Three Words—Confirmation Thoughts
One of the responsibilities as Bishop, I truly enjoy, is conferring the Sacrament of Confirmation. In 2020, one of the encouraging signs our country, our state, and our Church had begun to move in a more positive direction during the pandemic was once again participating in Confirmations. Now again, as I attend so many Confirmations, I feel that same encouragement and hope. In my blog last year, I shared a little about the three words I often share during my Confirmation homilies—faith, change, and witness. Today, I’d like to revisit and expand upon those words.
First, there is FAITH, which for most confirmation candidates was passed down from their parents, grandparents, and teachers. When parents brought their children for Baptism, together with the godparents, they promised to help the child live according to the Catholic faith’s teachings. The seeds of faith planted in their lives by the choice of their parents have been watered, tended, and grown ready to blossom and bear fruit. At Confirmation, the Confirmandi (candidates for Confirmation) now make these promises their own and accept the responsibilities of the Catholic faith themselves.
I ask the Confirmandi, will anything about you change when the Liturgy celebration is over, and you walk out those church doors and return to your life? Will anyone know you are Christian, Catholic, or that you believe? Since we do not carry a sign to announce these beliefs, we need to be the sign. What we profess in faith, we must show in our deeds. Our decisions, actions, and words need to reflect what we believe and help others to recognize God within us.
The next word is CHANGE. When the Holy Spirit comes, things change! Think of the disciples after the Resurrection, how everything in their lives and their worlds was never the same again. Then I ask the candidates—Is anything going to change from the day of your Confirmation going forward? In Confirmation, the Holy Spirit is received in a powerful way; what will change for you? It is time to pray and discern how you will make an impact and a difference in your life in the Church. What roles will you assume to better serve and participate in the faith you profess at Confirmation?
The third and final word is WITNESS. God chose the Apostles to bear witness to the Gospel, to what they had seen and heard. As St. Peter stated in the Acts of the Apostles, after Jesus’ Resurrection, “It is impossible for us not to speak about what we have seen and heard” (Acts 2:20). Like the Apostles, who did not keep the Good News to themselves, we must share what we have seen and heard. Like them, we must accept the responsibility to proclaim the Gospel, bring people to faith, and share the truth.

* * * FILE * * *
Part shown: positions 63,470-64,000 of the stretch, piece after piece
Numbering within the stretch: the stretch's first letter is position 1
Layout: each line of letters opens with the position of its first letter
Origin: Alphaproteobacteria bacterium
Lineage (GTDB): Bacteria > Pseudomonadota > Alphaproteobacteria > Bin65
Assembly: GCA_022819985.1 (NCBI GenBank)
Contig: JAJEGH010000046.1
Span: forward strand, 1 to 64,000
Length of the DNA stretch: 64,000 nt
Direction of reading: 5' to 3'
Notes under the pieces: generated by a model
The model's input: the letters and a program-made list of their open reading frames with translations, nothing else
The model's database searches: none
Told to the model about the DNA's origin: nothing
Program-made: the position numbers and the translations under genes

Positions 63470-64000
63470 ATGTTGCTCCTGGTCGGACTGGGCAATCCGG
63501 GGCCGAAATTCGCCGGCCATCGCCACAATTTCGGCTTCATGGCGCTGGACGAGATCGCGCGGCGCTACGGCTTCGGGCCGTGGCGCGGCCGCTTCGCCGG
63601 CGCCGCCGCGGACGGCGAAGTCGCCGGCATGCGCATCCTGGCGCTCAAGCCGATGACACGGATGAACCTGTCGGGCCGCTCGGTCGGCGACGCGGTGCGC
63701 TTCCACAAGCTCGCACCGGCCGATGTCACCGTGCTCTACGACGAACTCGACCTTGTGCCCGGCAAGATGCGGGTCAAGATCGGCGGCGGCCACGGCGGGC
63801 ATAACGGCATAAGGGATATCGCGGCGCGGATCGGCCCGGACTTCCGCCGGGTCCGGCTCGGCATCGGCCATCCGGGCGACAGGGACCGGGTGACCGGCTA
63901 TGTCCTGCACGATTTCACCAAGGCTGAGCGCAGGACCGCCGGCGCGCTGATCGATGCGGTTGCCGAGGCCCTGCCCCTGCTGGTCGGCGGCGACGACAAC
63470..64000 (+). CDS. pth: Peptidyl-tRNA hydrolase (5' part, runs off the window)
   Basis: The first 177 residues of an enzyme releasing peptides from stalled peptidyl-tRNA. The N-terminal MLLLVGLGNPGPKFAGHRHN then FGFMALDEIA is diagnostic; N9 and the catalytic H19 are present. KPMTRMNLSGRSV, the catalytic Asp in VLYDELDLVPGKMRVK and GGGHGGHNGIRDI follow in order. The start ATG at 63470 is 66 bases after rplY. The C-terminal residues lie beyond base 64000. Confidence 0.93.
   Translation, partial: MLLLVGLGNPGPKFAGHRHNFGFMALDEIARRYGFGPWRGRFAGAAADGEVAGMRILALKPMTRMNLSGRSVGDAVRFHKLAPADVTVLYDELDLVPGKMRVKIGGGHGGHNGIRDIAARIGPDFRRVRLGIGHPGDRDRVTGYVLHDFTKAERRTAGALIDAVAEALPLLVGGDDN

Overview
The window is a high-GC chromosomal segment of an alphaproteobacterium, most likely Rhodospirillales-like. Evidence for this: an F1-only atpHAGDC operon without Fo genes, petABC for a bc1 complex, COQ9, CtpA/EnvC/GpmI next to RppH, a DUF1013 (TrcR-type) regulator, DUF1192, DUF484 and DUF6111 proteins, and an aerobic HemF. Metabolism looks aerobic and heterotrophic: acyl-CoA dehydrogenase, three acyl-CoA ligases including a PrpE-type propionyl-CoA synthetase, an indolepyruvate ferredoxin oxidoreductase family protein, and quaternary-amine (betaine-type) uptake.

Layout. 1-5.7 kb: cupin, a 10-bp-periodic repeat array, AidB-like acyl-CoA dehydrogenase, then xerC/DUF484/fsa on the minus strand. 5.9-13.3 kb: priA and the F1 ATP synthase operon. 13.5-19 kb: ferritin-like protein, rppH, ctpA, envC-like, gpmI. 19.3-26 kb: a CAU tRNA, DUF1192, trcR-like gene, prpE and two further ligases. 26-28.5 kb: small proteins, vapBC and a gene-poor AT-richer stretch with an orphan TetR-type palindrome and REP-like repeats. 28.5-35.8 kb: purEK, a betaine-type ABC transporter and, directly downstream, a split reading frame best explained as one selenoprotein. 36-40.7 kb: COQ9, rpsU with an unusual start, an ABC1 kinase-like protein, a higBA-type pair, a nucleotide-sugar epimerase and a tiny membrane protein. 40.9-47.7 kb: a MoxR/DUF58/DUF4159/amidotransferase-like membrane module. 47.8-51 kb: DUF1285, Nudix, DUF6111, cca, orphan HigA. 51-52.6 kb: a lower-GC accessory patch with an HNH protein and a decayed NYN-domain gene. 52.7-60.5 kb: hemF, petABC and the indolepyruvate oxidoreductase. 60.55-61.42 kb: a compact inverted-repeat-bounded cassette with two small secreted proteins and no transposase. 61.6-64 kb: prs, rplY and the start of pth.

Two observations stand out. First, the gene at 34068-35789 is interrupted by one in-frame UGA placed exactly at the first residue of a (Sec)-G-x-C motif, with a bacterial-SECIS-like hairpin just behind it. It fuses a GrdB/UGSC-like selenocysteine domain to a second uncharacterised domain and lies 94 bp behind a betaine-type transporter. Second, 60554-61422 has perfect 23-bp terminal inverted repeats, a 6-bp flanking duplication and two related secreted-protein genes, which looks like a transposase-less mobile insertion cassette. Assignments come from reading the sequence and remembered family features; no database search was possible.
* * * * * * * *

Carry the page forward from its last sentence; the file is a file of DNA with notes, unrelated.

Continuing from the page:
Catholic Guild for the Blind
Catholic Social Services is in the midst of efforts to reactivate the Catholic Guild for the Blind in the Fall River Diocese. As Catholic Social Services CEO Susan Mazzarella explains, “A Guild could support, inform, refer, educate and improve the quality of life for visually-impaired individuals. To do so we must ask for guidance from our fellow Catholics on this journey, whether at a beginning step or nearing the end.”
To learn more about the needs of the blind and visually impaired and what services would be of support, Catholic Social Services has posted an online survey on its website. Members of the faithful throughout the Diocese are invited to offer input through it. The initial deadline has been extended so there is still time. The survey can also be printed out, completed, and returned by mail. In addition, Martha Reed at Catholic Social Services is available to help anyone to complete it with her over the telephone. Martha can be reached at Catholic Social Services at 508-674-4681.
Here is the link to the survey.
Diocesan Consecration to Saint Joseph
Our Diocese began a 5-week preparation period for the Consecration of Saint Joseph, which will take place during a Mass on May 1st, the feast of St. Joseph the Worker. The Mass location has been moved to St Joseph’s Chapel in Woods Hole, MA. This church is one of the first dedicated to St Joseph, holding special meaning for the Diocese. It will still be livestreamed on the Diocese Facebook page. To reserve a seat, please visit http://bit.ly/StJosephWorker
The Consecration to St. Joseph preparation consists of a weekly reflection and prayers posted daily on the Diocese of Fall River website. This week’s reflection focuses on St. Joseph, Patron of the Dying, and comes from Deacon Paul Levesque, a Permanent Deacon of the Fall River Diocese since 2013, and currently assigned to St. Michael’s and St. Joseph’s parishes in Fall River. The daily prayers include the Litany of St. Joseph, recited throughout the preparation for Consecration to St. Joseph, and a new prayer related to the highlighted title of St. Joseph for the week. An ancient prayer to St. Joseph for a happy death has been selected for the week three prayer.
As I mentioned last week, although the preparation period is 5-weeks; if you miss a day, either continue by reciting the prayers you missed or picking up from the current day. If you are just learning about the Consecration, I invite you to read the reflections missed and then pick up with us today. You can find all the posts to date, including my reflection on St. Joseph, Protector of the Church, here.
Yours in Christ,
Bishop da Cunha